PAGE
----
Names, People, and Places

1. What's in a name?

  • We've already met <name> and <rs> for any form of name or referring string.
  • The namesdates module also provides specialisations of these: <persName>, <placeName>, and <orgName>
  • Each can be further decomposed
  • They can also be associated with a named entity
  • (Names are also entities)

2. Personal Names

For example...
  • <persName> (personal name) a noun referring to a person ... equivalent to <name type="person">
  • <surname> a family (inherited) name
  • <forename> a forename, given or baptismal name
  • <roleName> a name component indicating a particular role or position in society
  • <addName> (additional name) nickname, epithet, alias, or any other descriptive phrase used within a personal name
  • <nameLink> a connecting phrase or link used within a name but not regarded as part of it
<persName>  <forename type="first">Inęs</forename>  <forename type="matronymic">Barroca</forename>  <surname>Rahtz</surname> </persName>

3. Names as referents (1)

In a text we might find the same person referred to on different occasions in any number of different ways:
...<persName>Clara Schumann</persName>.... <persName>Clara</persName> .... <persName>Frau Schumann</persName>

All of these names refer to the same entity

We can use an attribute on any naming element to specify which entity is being referenced:
  • @key if we are supplying an externally-defined code for the entity
  • @ref if we are pointing to a definition of the entity

4. Names as referents (2)

For example:-
...<persName ref="#CS">Clara Schumann</persName>.... <persName ref="#CS">Clara</persName> .... <persName key="CS123">Frau Schumann</persName> <!-- ... elsewhere --> <person xml:id="CSsex="2">  <persName xml:lang="de">   <forename type="first">Clara</forename>   <forename type="middle">Josephine</forename>   <surname type="maiden">Wieck</surname>   <surname type="married">Schumann</surname>  </persName> </person>

5. The thing itself (1)

TEI provides special-purpose elements for maintaining structured information about named entities (as well as their names):
  • <person>, <place>, <event>
  • may be grouped into <listPerson>, <listPlace>, (and soon <listEvent>)
  • relationships can also be modelled, explicitly using <relation> or implicitly by context
<person xml:id="VM1893sex="1">  <persName xml:lang="ru">Владимир Владимирович Маяковский</persName>  <persName xml:lang="fr">Wladimir Maďakowski</persName>  <birth when="1893-07-19">7 July (OS) 1893, <placeName ref="#BGDTxml:lang="en">Baghdati, Georgia</placeName>  </birth>  <death when="1930-04-14"/>  <occupation>Poet and playwright, among the foremost representatives of    early-20th century Russian Futurism.</occupation> <!-- ... --> </person>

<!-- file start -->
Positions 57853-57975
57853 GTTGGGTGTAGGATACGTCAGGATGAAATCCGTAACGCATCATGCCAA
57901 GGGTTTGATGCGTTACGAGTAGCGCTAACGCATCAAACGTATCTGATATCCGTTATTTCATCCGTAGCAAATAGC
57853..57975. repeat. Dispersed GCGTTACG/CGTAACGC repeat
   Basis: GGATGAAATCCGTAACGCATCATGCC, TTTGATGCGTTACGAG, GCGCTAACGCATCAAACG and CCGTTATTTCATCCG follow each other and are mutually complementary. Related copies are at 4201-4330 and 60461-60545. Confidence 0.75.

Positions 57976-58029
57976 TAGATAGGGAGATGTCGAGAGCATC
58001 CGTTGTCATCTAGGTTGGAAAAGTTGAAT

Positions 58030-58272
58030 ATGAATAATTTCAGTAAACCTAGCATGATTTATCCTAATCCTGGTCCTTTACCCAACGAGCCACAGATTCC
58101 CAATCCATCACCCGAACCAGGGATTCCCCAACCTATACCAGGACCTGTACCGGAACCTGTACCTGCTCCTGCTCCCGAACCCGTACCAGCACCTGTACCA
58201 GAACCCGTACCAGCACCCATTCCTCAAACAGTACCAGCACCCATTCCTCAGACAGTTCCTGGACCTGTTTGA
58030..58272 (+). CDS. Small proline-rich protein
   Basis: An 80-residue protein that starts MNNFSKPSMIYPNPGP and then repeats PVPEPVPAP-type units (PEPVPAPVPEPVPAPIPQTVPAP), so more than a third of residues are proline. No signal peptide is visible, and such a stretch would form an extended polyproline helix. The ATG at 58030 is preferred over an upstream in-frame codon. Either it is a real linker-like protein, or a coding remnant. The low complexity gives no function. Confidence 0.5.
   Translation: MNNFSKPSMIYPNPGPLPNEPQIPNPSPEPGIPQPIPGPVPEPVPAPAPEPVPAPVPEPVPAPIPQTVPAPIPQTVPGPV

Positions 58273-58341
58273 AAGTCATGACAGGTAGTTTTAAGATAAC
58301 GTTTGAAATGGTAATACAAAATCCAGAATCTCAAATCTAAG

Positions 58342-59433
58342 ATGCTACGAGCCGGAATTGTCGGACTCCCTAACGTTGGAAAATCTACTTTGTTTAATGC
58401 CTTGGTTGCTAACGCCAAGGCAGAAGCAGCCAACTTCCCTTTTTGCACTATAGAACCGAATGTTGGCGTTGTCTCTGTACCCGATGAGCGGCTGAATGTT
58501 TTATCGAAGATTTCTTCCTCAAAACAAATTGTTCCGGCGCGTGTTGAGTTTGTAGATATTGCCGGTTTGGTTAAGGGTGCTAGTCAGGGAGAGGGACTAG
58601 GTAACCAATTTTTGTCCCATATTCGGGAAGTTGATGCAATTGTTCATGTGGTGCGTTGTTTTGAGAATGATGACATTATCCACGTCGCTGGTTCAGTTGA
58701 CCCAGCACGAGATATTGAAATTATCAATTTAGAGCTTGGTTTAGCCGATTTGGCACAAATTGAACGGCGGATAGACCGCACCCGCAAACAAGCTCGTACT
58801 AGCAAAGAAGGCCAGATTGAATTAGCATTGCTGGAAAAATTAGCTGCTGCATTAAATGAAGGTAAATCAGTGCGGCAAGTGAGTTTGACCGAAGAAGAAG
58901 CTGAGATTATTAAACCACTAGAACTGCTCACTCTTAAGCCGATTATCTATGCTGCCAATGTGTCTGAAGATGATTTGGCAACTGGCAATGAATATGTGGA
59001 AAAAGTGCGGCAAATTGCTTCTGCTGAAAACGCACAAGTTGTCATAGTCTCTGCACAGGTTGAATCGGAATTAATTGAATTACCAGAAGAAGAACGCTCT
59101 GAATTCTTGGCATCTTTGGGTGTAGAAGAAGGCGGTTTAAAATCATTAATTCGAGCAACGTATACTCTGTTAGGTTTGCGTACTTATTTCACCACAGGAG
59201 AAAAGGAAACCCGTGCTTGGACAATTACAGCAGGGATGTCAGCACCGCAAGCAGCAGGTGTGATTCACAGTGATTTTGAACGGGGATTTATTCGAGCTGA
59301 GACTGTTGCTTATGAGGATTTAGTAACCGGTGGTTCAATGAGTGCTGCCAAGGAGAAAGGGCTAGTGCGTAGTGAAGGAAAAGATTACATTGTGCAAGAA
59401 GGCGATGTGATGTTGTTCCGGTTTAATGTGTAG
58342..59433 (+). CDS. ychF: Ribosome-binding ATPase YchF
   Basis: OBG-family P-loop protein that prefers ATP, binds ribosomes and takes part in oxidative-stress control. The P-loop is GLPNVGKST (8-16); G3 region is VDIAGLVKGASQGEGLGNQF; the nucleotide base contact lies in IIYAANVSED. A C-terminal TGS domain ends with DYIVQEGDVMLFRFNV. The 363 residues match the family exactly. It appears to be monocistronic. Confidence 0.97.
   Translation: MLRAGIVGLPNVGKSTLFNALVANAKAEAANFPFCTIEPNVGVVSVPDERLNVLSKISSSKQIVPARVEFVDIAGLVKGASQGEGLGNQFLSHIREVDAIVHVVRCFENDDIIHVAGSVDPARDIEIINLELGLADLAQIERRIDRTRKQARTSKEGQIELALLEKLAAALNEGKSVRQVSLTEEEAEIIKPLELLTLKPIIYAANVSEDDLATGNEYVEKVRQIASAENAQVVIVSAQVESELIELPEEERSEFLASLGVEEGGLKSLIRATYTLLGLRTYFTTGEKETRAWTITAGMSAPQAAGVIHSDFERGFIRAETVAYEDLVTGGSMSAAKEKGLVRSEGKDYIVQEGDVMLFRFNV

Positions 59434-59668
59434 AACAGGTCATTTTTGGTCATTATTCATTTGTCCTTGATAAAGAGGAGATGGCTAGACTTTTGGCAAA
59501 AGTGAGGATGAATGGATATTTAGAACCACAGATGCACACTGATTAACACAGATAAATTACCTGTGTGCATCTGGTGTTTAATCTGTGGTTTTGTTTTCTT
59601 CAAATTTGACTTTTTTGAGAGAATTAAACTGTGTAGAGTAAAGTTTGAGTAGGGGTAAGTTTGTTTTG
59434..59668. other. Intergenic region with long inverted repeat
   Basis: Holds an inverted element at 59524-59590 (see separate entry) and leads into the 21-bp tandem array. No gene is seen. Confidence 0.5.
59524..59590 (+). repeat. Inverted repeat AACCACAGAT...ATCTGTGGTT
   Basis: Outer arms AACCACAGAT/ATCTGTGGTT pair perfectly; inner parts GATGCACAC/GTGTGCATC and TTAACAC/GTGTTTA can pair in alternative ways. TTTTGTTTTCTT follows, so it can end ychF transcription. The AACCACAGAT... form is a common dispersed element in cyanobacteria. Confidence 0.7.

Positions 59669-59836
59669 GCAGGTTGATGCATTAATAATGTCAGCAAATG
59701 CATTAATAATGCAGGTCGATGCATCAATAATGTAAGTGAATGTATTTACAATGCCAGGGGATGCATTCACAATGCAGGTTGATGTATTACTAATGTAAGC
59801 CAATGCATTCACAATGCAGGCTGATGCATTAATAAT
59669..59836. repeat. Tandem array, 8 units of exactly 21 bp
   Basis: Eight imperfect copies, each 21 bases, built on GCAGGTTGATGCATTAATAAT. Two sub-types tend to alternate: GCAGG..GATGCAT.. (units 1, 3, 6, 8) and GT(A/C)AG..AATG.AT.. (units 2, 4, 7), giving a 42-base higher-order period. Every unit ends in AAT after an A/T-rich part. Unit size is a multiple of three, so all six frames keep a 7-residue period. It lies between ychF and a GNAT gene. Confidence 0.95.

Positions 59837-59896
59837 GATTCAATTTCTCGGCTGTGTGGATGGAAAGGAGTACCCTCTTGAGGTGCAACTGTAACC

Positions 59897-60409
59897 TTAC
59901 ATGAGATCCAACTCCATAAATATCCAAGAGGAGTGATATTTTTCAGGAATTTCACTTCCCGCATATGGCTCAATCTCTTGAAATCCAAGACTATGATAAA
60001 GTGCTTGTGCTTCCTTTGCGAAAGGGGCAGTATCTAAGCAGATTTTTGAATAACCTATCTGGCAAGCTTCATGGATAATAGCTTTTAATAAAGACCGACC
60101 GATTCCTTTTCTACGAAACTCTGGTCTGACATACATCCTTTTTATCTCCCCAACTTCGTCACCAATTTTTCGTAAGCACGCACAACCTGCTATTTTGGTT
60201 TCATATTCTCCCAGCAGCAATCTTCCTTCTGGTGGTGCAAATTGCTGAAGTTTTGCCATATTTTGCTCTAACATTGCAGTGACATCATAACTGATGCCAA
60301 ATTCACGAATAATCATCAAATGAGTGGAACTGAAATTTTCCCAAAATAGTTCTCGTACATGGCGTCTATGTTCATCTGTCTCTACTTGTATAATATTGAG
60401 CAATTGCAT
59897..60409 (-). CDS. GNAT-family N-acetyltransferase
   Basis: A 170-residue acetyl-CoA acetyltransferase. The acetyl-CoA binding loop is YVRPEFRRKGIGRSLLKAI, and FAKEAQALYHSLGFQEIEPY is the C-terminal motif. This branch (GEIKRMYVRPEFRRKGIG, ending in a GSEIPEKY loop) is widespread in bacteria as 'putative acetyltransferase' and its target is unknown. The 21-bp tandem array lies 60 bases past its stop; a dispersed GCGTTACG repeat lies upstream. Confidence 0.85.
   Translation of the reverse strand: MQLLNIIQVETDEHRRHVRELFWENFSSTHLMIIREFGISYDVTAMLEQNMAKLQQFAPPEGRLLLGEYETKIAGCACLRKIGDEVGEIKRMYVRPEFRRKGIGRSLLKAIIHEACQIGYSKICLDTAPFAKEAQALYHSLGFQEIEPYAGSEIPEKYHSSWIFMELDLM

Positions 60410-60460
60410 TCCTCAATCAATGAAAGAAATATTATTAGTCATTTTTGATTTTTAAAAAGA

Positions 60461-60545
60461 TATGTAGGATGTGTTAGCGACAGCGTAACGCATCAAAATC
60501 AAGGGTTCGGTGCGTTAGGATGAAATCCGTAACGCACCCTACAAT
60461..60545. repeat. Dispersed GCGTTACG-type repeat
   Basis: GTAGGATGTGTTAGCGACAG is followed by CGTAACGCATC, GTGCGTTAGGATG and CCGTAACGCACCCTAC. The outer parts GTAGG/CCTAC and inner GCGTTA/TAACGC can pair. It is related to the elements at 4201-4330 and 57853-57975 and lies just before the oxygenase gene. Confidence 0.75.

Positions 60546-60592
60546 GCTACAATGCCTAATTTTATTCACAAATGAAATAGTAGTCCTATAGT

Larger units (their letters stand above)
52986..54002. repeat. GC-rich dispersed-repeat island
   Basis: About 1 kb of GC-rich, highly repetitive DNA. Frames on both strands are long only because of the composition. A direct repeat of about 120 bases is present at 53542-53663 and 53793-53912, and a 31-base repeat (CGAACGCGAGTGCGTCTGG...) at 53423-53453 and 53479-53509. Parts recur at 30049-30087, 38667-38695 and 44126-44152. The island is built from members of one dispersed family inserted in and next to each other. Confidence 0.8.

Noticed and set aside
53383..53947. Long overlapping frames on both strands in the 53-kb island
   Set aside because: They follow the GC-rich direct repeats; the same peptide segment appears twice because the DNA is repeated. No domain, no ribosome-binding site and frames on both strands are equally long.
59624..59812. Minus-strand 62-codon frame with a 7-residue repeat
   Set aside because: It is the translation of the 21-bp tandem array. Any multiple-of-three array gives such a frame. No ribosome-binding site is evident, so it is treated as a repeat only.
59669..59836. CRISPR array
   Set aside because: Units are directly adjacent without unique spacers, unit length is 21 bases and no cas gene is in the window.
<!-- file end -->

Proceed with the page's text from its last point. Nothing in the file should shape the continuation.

6. Traits, states, and events

The scope of elements one might record for a named entity is large. The TEI provides three generic elements, and some specific ones.

We identify three main classes of information:
  • characteristics or traits which do not, by and large, change over time
  • characteristics or states which hold true only at a specific time
  • events or incidents which may lead to a change of state or, less frequently, trait

For a person, typical traits are such things as <faith>, <sex>, <socEcStatus>; typical states are such things as <occupation>, <residence>, <education>; typical events are such things as <birth> and <death>.

7. Personal Relationships

  • <relationGrp> (relation group) provides information about relationships identified amongst people, places, and organizations
  • <relation> (relationship) describes any kind of relationship or linkage amongst a specified group of participants
    @name
    supplies a name for the kind of relationship of which this is an instance
    @active
    identifies the 'active' participants in a non-mutual relationship, or all the participants in a mutual one
    @mutual
    supplies a list of participants amongst all of whom the relationship holds equally
    @passive
    identifies the ‘passive’ participants in a non-mutual relationship

8. Example

<person xml:id="jsbachsex="1">  <persName>Johann Sebastian Bach</persName> </person> <person xml:id="cdbachsex="2">  <persName>Catharina Dorothea Bach</persName> </person> <person xml:id="ghbachsex="1">  <persName>Gottfried Heinrich Bach</persName> </person> <!--….--> <relationGrp type="childrensubtype="first-marriage">  <relation name="parentactive="#jsbachpassive="#cdbach"/> <!--….--> </relationGrp> <relationGrp type="childrensubtype="second-marriage">  <relation name="parentactive="#jsbachpassive="#ghbach"/> <!--….--> </relationGrp>

9. Other kinds of entity

  • <org>: a named collection of people regarded as a single unit, such as a business, institution, or tribe.
  • <place>: a named location of any kind (including mythological and non-terrestrial places)